A few years ago, Lewis Nkosi died. Prior to his death, people were collecting funds because his medical bills had escalated. When he finally died, the Ministry which-shall-go-unnamed, were kind enough to help with the funeral. Jazz legend Zim Ngqawana died.  And we heard talk of some music scholarship in his name (it has not happened). Miriam, Brenda, Busi…you celebrated all of them after they died but cared little when they lived.
On Sunday, Alf Kumalo took his last breath. His dream was never realized while he was alive. Mr. K’s death with a dream unrealized should be yet another indictment on you, South Africa. He gave so much of himself and you gave nothing back. And many people who believe in South Africa realize too late that, alas, the love and belief is one-sided.
Today, I have some questions for you, My Fatherland.
Are you giving Dada Masilo and Greg Maqoma their just credits? Do you know the name of Neo Ntsoma or Paballo Thekiso while they are alive? How many international awards will Xoli Sithole receive before you can fund her internationally celebrated documentaries? Are Rian Malan or Napo Masheane coping? Will Shafinaaz Hassim and Kgebetli Moele matter only when they are dead?
And today too, I have a request, South Africa.
When I die, leave my loved ones to grieve in peace. Do not celebrate me, or hypocritically mourn me. If I were worth acknowledging, you would do so while I am alive. Because you and I know, South Africa, even criminals are spoken highly of when they die.
Against my better judgement South Africa, I love you. You,a country that cannot afford three million a year for a visual arts school to educate some of your poor but fails to blink while spending hundreds of million to build one man his own town. Right now though, regardless of my misplaced love, right here….all I would like to say to you is: FUCK YOU VERY MUCH. Alf Kumalo deserved better.


31 thoughts on “Dear South Africa (A Tribute to Alf Kumalo)

  1. I really hate this hypocritical posthumous celebration of the lives we never took time to cherish before death. Sadly, too many of us have embraced a somewhat narcissistic form of patriotism; one that honours national treasures with a mere #RIP and nothing more

  2. To be quite honest, I’m more than blown away. Your truth is heartfelt and I a. m privileged to have read your articles. Continue to let your pen bleed its truth.

  3. Wow I must say u made pretty valid points,especialy da part where u spoke of mirriram makeba & mam busi mhlongo. I also find it strange dat people wait 4 adaz 2 die dan they celebrate them,diz women gave al dey had 2 da nation & dey got nothing back.I’m rily sori bwt alf khumalo & dat his dream neva lived 2 c da light of day. I knw u must b hurting bt u r language @ da end is nt pleasing.I knw we have a ryt 2 speak our minds bt its also our responsibility 2 make sure dat no1 is offended by it,as hurting as u r it was unecessary 4 u 2 speak lyk dat.I dnt knw da pain ur going thru bt I also feel da same u fil bwt mam busi mhlongo nt being celebrated 4 da contribution she made in dis countries music,she was a legend alive bt people were 2 blind 2 c it,people only realised dat when she died which also hurts me u mourn his death,remember what he stood 4,what he believed in,his dream & passion bt dnt go cusing da whole country 4 da mistakes made by a few people,who knws maybe dez people dat know & celebrated him while he lived dat u dnt knw of,urs sincerly.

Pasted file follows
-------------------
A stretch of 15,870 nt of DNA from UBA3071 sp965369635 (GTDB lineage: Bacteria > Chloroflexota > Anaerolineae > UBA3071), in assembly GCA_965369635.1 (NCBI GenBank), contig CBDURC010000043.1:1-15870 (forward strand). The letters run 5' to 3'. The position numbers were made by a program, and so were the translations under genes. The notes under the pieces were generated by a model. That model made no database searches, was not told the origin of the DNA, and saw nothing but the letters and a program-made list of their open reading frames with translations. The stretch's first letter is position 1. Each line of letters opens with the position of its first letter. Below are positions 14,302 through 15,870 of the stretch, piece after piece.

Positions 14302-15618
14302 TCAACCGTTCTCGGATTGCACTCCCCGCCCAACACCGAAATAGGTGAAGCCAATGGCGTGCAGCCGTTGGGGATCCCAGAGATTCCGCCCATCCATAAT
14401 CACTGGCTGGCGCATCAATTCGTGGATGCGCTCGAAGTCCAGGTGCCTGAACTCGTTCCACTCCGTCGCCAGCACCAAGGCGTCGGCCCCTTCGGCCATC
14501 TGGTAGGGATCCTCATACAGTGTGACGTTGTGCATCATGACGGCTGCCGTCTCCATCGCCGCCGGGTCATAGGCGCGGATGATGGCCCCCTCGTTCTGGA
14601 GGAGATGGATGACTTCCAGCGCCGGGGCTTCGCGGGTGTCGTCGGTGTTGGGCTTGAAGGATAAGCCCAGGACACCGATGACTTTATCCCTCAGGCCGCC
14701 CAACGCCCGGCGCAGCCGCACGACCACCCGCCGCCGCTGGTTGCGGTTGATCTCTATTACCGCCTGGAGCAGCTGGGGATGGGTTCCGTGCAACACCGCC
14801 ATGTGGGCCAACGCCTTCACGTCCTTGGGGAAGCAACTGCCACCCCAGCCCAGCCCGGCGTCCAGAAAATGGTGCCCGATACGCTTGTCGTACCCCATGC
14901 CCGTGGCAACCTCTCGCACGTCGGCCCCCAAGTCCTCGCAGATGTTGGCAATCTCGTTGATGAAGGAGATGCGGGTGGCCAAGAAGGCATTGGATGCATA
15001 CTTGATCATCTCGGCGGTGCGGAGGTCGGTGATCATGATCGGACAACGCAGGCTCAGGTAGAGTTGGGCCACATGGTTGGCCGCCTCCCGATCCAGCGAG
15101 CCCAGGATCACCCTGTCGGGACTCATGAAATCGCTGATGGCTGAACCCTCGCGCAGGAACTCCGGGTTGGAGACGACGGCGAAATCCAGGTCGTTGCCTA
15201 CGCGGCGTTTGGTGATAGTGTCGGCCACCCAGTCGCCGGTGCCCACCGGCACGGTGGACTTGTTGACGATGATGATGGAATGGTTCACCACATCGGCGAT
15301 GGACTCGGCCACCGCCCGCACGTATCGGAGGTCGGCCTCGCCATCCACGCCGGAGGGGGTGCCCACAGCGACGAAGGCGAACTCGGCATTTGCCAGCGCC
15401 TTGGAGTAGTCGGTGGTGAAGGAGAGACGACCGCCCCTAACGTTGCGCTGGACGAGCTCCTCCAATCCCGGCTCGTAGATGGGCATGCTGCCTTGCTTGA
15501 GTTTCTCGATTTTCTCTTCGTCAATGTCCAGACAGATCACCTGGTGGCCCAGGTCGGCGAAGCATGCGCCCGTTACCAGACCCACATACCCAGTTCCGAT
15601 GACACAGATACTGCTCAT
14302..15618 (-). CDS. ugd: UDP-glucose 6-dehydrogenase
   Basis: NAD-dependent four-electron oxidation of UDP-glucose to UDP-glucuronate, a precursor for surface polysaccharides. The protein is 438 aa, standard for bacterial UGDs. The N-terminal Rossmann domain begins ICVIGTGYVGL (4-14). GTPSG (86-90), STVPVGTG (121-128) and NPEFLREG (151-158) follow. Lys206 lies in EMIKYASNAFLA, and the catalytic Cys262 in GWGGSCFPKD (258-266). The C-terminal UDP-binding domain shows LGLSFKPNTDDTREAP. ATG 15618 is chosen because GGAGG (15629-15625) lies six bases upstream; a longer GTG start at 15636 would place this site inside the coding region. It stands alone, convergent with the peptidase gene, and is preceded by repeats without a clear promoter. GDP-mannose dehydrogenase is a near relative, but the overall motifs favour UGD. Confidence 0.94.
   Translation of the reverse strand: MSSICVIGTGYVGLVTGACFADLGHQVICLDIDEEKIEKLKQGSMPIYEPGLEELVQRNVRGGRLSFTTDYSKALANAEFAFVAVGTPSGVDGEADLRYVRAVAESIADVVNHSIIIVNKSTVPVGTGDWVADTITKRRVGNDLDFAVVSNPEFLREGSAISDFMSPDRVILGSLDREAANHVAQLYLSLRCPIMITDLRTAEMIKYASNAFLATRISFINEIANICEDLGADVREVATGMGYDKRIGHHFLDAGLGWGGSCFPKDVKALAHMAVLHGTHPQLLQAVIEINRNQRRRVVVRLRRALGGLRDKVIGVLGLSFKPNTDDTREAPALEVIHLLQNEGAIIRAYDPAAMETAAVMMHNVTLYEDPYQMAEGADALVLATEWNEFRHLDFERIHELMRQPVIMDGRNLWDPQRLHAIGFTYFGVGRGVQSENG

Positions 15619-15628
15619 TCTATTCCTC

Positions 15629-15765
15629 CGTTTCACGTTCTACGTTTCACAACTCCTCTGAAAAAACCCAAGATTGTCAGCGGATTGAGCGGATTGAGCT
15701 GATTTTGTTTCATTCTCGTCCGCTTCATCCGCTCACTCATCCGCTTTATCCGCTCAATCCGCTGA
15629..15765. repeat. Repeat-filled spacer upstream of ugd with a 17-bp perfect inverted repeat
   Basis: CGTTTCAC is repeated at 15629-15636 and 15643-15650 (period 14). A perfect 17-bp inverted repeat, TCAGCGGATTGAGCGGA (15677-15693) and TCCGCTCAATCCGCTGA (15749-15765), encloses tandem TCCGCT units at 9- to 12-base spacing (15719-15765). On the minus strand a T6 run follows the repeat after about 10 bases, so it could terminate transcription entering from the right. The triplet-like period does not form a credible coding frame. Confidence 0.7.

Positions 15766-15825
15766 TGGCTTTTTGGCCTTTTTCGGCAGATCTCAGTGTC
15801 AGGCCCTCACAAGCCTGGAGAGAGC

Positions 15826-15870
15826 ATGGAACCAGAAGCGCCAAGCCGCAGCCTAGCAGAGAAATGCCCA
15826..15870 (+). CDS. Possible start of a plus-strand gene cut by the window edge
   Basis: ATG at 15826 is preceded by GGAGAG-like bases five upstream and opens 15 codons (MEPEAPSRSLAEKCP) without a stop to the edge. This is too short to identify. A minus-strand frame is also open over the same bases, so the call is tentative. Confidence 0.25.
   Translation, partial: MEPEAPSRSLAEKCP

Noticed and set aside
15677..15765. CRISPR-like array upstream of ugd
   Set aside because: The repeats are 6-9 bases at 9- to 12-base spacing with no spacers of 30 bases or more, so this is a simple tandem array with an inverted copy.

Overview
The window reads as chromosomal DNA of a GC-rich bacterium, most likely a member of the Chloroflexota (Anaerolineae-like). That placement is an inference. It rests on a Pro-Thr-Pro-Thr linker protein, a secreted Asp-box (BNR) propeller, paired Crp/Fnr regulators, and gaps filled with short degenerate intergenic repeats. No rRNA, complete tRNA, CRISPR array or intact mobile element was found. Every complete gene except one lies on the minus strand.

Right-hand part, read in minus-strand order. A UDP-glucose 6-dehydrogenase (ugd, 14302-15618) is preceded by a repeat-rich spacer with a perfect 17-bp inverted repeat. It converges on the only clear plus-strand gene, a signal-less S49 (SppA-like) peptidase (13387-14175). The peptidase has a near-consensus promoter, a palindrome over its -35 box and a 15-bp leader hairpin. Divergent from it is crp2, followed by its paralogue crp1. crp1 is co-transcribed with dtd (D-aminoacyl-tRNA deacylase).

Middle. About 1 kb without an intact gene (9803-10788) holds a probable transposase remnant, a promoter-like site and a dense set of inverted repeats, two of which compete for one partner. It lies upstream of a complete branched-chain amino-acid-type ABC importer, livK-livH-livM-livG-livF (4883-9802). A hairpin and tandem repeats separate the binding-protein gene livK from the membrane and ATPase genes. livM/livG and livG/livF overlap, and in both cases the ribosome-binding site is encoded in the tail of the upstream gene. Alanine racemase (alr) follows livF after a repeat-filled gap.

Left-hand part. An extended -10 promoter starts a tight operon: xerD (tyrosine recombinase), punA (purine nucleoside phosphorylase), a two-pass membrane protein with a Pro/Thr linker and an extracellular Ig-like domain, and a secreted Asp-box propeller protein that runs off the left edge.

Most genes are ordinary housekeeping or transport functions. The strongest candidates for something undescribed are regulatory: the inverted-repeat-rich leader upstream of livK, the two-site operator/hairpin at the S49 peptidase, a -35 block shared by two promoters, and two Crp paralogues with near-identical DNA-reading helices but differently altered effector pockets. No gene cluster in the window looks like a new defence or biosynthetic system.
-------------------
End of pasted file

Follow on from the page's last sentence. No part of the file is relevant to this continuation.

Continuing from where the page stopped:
4. Zukiswa, thank you for this fantastic tribute and for saying what all of us were thinking, but did not take the time to say. Bra Alf deserved more, he was not only a legend of photography, but a gentleman who ALWAYS had time to stop and chat to those who would take the time to listen.

    I cherish every moment ever spent chatting to him in the Star’s photographic department. I loved his stories about his time with Ali (every time he told me the story).

    He may not have gotten the credit from the “big wigs” but he got it from people like you and in the end that is more important.

    Thank you, Shayne.

  5. I am sad to hear about the museum and photography school. I didn’t even know of its existence. Yes, I agree, he deserved better, and so do people in SA at this point in time. Do you know if anyone is going to continue to maintain and upkeep this school/museum?

  6. Pingback: What a blog piece…

  7. Well said, Left me very sad cos it’s so true, I just hope someone decides to save his legacy, it would be a very big shame if he were to fade away and his pictures be hidden from view.

  8. Am ashamed myself for only finding out yesterday that he had a studio like this right in Soweto where I stay. I’ve always been interested in his stories but never made an effort to find out about this great man. Quite a gr8 symbol of history!

    You tribute touches me in the core of my bleeding heart! So true…… careless can we get as a country & as individuals. I am ashamed..